The data collected will go into a collective record of where these animals are being found or migrating to, giving a better understanding of their behaviour that is crucial in helping to effectively protect them.
Noble Caledonia’s head of expedition field operations Pamela Le Noury said: ‘We are keen to offer Citizen Science as part of our expedition product. This will be an opportunity for our passengers to participate in data collection for scientific research as well as other projects, such as beach clean-ups and wildlife monitoring, whilst on board one of our expedition voyages, many of which are operated in the some of the most remote places on the Planet.’
ORCA Wildlife Officers will kick off the programme with on board training for staff and crew on three Noble Caledonia operated vessels - Ocean Nova, Serenissima and Island Sky - when they pass through Portsmouth in May.
In addition ORCA staff will be travelling on Ocean Diamond’s expedition to Iceland in June this year to assist and provide lectures on its conservation programmes.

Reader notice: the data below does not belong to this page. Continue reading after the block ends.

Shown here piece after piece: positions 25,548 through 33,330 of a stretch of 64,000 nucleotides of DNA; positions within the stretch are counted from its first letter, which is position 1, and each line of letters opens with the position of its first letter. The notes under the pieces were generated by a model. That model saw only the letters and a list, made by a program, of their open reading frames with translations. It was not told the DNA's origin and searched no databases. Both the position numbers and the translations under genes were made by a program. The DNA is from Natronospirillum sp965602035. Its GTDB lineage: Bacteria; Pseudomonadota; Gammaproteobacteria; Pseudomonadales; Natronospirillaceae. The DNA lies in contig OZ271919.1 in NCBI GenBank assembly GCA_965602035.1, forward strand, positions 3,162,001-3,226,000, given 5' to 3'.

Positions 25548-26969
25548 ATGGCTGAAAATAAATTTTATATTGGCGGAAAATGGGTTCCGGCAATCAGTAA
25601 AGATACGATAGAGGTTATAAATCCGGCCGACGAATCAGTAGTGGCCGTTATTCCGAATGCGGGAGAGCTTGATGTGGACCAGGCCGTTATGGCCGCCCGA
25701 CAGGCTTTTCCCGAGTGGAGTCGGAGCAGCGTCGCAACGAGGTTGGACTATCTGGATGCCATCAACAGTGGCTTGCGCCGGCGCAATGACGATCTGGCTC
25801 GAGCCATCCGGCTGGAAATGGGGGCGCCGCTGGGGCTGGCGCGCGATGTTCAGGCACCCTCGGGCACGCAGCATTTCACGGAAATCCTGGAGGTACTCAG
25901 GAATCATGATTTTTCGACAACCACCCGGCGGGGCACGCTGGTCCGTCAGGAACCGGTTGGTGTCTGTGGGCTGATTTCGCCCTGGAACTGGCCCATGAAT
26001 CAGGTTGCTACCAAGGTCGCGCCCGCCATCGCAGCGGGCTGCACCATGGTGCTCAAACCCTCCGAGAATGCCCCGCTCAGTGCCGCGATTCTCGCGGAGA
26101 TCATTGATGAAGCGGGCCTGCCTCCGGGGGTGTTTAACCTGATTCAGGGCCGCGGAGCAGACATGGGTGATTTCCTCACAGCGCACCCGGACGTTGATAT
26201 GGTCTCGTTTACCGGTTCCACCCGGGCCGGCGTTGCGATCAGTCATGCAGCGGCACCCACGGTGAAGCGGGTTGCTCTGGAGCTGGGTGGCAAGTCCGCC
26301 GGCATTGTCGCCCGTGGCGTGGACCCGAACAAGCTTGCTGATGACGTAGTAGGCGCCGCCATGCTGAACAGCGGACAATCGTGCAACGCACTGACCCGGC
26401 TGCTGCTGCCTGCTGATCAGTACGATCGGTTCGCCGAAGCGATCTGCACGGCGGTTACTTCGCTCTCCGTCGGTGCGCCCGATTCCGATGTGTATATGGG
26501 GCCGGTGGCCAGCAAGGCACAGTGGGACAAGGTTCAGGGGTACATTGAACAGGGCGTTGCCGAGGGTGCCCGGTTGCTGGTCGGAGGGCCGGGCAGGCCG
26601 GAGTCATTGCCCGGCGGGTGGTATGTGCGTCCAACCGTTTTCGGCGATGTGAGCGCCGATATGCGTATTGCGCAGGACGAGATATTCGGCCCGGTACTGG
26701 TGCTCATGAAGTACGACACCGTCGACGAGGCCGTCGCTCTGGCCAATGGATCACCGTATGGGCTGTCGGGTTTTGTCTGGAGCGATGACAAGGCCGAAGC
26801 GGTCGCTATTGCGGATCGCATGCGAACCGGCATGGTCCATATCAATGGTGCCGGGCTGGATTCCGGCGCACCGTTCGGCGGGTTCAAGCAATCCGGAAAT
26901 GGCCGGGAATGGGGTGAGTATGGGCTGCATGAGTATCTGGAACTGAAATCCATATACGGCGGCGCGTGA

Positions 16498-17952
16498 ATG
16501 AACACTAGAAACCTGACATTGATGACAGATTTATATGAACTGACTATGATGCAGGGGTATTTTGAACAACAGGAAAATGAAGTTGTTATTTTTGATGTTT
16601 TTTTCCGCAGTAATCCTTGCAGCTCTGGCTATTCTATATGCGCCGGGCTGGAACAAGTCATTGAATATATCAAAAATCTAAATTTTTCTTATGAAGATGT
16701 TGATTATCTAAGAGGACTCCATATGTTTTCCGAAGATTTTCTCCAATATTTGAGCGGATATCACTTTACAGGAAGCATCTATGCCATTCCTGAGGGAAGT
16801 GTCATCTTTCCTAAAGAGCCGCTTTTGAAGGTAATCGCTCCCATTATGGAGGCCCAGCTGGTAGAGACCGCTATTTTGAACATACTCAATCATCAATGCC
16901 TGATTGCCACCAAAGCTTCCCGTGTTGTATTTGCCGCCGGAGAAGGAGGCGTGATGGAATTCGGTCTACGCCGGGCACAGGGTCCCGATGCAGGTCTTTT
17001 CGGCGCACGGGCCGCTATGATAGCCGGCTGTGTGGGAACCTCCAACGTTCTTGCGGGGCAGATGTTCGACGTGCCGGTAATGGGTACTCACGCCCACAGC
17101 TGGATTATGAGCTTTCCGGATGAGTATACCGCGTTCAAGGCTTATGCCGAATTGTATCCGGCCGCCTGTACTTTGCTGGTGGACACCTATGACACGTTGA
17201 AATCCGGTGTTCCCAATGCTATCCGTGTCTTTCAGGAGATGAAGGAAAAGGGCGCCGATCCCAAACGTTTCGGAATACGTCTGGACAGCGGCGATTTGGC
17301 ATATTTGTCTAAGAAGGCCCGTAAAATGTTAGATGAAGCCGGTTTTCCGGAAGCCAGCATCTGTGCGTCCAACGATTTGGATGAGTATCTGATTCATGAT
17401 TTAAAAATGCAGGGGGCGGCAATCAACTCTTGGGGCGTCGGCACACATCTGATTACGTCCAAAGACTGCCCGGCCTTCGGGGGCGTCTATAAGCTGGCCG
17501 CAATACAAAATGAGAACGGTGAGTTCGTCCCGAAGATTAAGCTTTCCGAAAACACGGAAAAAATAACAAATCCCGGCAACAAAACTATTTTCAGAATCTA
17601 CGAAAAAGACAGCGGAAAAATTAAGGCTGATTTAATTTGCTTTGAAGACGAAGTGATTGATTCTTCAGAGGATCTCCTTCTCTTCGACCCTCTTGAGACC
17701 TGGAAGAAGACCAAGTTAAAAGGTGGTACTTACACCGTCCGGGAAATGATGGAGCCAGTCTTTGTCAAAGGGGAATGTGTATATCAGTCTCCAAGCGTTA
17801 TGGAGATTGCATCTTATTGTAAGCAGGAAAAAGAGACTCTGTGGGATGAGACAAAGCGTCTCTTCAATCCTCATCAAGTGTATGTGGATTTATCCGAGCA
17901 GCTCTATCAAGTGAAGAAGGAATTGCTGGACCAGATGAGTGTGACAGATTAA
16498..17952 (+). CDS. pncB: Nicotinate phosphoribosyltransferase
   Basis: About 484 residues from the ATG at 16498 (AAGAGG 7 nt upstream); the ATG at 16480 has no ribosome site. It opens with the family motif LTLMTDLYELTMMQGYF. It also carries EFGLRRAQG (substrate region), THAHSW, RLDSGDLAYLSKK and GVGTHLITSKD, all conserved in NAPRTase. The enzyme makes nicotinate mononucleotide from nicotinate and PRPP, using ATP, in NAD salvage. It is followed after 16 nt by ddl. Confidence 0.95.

‘ORCA is delighted to be partnering with Noble Caledonia to help with this new programme of citizen science at sea. Our team are looking forward to being able to collect vital research in some of the most exciting habitats on the planet, as well as giving staff and passengers aboard Noble Caledonia ships the chance to make a direct contribution to marine conservation. Together we are hoping to help safeguard whales and dolphins for future generations,’ remarked ORCA director, Sally Hamilton.
Noble Caledonia md Tim Cochrane said, ‘The opportunity to join in with some of the scientific research being undertaken by our knowledgeable and experienced expedition team members, many of whom are experts in their own fields, will, I am sure, enhance guest experience on our expedition tours.’